“Given Egypt’s significant climate change vulnerabilities and that the country already exceeds the per capita emissions limit for staying under 2 degrees warming, any further expansion of fossil fuel burning potentially adds to increasing the severity of climate change impacts to Egypt and the poor,” the report states. “Public money simply cannot be used to subsidize and accelerate the expansion of fossil fuels.”

The report was compiled with the assistance of Ragia al-Gerzawy, from the Egyptian Initiative for Personal Rights, who tells Mada Masr that Egypt’s government lacks a clear environmental strategy.

While she welcomes the state’s ongoing move to decrease its subsidies for gasoline, diesel and natural gas, Gerzawy says that “these fuel subsidies were benefiting the wealthy classes — with their businesses and industries which operate on subsidized fuel — far more than they were benefiting the working classes.”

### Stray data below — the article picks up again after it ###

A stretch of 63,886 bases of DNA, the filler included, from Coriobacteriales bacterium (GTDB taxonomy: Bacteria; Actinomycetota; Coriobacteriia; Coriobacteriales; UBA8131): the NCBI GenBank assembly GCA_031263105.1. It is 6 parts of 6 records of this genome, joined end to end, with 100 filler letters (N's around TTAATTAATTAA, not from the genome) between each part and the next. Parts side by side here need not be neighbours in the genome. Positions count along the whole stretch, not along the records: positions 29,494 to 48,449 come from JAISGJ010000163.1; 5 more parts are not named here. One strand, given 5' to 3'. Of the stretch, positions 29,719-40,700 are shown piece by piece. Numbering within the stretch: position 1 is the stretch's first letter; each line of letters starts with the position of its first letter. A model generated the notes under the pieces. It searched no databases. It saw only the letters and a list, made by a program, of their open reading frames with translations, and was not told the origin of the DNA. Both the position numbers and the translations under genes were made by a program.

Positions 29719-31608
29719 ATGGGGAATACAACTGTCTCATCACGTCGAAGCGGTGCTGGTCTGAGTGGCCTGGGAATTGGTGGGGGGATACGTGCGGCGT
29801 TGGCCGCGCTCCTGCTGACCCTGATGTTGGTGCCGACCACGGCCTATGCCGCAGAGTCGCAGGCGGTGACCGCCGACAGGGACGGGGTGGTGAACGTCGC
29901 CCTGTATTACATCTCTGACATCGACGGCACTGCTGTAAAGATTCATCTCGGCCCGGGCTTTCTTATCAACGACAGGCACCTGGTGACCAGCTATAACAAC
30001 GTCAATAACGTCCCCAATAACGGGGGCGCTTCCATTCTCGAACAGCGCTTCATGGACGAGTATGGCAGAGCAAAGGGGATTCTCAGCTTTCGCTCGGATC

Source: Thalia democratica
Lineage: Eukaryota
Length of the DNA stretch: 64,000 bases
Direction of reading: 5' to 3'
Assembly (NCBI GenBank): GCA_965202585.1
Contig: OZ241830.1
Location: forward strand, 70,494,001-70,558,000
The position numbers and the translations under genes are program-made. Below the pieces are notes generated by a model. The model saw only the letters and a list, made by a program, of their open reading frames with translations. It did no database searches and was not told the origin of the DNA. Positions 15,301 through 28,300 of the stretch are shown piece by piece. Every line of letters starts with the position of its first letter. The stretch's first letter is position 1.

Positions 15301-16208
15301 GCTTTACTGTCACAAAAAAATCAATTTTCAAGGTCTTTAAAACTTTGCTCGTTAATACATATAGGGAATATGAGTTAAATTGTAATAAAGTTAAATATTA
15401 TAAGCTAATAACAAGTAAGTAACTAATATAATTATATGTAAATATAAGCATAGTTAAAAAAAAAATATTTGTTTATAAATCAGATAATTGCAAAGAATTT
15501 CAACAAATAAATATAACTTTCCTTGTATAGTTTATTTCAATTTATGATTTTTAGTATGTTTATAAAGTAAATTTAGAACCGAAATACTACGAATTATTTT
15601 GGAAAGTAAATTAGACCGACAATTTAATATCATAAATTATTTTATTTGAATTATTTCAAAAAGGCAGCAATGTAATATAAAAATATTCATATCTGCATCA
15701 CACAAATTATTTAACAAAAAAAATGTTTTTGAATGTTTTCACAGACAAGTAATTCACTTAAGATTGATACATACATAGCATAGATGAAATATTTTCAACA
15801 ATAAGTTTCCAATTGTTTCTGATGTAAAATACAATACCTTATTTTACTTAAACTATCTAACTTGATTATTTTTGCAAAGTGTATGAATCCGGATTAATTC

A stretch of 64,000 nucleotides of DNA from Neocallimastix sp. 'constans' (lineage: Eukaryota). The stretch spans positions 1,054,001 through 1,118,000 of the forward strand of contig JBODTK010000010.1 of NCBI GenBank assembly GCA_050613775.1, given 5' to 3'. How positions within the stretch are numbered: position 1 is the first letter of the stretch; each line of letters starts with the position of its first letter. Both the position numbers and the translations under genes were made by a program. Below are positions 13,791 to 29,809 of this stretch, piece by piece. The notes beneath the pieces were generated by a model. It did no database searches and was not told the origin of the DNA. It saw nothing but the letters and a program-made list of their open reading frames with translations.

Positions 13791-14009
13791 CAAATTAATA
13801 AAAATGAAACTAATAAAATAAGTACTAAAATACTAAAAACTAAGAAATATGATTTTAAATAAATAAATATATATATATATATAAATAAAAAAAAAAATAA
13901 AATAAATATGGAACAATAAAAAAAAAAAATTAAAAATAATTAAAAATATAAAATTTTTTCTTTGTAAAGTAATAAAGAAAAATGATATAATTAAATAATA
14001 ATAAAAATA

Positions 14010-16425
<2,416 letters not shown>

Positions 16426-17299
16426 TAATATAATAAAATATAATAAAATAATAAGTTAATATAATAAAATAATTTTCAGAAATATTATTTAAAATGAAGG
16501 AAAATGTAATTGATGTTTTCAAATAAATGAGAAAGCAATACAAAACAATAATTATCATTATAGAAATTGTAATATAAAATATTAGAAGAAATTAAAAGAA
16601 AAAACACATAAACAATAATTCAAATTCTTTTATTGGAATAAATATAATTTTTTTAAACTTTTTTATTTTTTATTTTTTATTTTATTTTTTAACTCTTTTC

However, Gerzawy goes on to add that authorities in Cairo are “focused on economic growth, along with the so-called trickle-down effect, with little to no consideration for the environment, the health of its citizens, or the associated impact on the tourist industry – all of which will be negatively affected” by ill-planned national policies.

Dina Khalil, a research and advocacy unit manager at Takween Integrated Community Development, says that Cairo suffers from many infrastructural problems – especially in working class districts – and is thus ill-equipped to deal with the potentially disastrous effects of climate change.

“However, in the new satellite cities and gated communities – residents enjoy the luxuries of swimming pools and golf courses,” Khalil says, adding that the state has allocated wealthier neighborhoods larger development budgets for use in the event of a crisis.